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temp in pit kiln

updated tue 13 jan 04


William Lucius on mon 12 jan 04

We use a two channel pyrometer (thanks to the ClayArt post that =
suggested Omega). In other words, it has two pyrometer wires that can =
be placed in different parts of the pit. We hook it up to a lap top =
computer so that we can see the firing progress in real time. It is =
nifty but I would echo the point that you should protect the pyrometer =
wires with tubes, otherwise plan on replacing them regularly. We also =
use a plywood shield to protect the pyrometer and computer from the =
radiant heat (when it starts charring you know that you have a hot =

We are taught in archaeology to make sure that you know what it is you =
are measuring. Merely knowing the temperature does not really equate =
with cones, since a cone measures something like work energy, which is =
quite different than momentary temperature measured by a pyrometer. Our =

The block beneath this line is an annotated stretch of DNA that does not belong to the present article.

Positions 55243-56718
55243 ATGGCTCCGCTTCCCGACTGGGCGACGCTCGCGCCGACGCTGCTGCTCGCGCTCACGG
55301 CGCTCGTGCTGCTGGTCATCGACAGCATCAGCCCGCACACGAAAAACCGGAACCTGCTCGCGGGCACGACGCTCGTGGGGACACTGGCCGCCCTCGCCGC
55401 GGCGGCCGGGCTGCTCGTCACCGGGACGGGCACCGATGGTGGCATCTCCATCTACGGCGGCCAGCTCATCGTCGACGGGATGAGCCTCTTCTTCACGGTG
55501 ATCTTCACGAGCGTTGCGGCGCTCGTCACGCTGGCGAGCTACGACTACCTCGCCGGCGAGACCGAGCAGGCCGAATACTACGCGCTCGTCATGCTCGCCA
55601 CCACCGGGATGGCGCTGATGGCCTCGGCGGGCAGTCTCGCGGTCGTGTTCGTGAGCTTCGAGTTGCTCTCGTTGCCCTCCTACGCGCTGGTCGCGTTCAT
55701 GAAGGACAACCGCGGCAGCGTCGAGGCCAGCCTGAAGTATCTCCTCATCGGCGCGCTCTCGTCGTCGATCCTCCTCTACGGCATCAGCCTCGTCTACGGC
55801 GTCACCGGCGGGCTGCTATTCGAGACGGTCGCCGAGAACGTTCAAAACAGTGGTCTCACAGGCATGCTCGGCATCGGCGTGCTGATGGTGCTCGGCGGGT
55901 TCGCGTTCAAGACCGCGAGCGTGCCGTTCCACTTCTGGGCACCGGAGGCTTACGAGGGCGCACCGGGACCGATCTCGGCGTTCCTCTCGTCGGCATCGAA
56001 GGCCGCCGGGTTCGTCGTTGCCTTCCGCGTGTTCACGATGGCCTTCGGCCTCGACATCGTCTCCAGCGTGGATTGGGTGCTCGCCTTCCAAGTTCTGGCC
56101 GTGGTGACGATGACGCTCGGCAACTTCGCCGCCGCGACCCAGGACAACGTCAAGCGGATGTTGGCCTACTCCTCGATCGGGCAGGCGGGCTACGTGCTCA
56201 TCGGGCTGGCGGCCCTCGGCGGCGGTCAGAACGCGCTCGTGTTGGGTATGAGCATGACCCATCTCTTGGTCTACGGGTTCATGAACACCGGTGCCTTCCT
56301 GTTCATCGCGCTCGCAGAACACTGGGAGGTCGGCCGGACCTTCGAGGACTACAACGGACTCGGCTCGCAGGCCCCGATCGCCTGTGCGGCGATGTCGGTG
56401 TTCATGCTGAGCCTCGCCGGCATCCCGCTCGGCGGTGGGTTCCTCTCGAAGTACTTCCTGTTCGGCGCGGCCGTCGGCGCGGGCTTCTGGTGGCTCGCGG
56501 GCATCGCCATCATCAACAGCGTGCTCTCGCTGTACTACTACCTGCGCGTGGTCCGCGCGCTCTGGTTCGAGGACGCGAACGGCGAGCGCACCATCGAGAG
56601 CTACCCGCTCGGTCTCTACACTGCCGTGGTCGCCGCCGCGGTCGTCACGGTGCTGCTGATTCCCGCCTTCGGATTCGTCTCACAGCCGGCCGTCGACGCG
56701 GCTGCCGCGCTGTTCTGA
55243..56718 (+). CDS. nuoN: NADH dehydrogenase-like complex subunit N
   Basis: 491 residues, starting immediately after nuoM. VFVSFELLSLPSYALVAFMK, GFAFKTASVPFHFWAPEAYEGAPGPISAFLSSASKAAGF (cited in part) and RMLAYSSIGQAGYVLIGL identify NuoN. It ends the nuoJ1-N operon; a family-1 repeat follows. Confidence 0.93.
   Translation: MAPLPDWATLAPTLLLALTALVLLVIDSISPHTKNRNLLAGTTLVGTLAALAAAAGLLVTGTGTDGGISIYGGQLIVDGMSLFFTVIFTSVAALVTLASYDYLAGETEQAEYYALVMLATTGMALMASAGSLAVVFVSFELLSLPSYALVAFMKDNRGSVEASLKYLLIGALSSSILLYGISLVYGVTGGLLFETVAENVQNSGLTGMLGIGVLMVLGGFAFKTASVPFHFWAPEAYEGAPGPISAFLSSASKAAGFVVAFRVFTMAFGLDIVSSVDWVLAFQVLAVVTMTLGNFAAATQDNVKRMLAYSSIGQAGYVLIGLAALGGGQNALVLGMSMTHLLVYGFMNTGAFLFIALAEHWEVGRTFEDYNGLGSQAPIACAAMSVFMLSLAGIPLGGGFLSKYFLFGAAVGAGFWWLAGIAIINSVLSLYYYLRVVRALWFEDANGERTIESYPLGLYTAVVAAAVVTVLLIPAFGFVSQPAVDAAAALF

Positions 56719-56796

pit firings rarely last 3/4 of an hour, and the pyrometer merely tells =
us the heat rise and maximum temperature where the probe is located. =
And pit kilns are notoriously variable from top to bottom and side to =
side, and are affected by wind, rain, hail, fuel type, fuel placement, =
pot placement, pit depth and the potter's competence. As an =
archaeologist we use the pyrometer to accumulate data, but as a potter I =
would use a pyrometer to develop a consistent firing procedure. That =
is, if I could reasonably replicate the firing curve and final =
temperature over a series of firings I would consider the cost and =
effort of a multichannel pyrometer worthwhile. However, you could =
accomplilsh the same goal without the technology.

William A. Lucius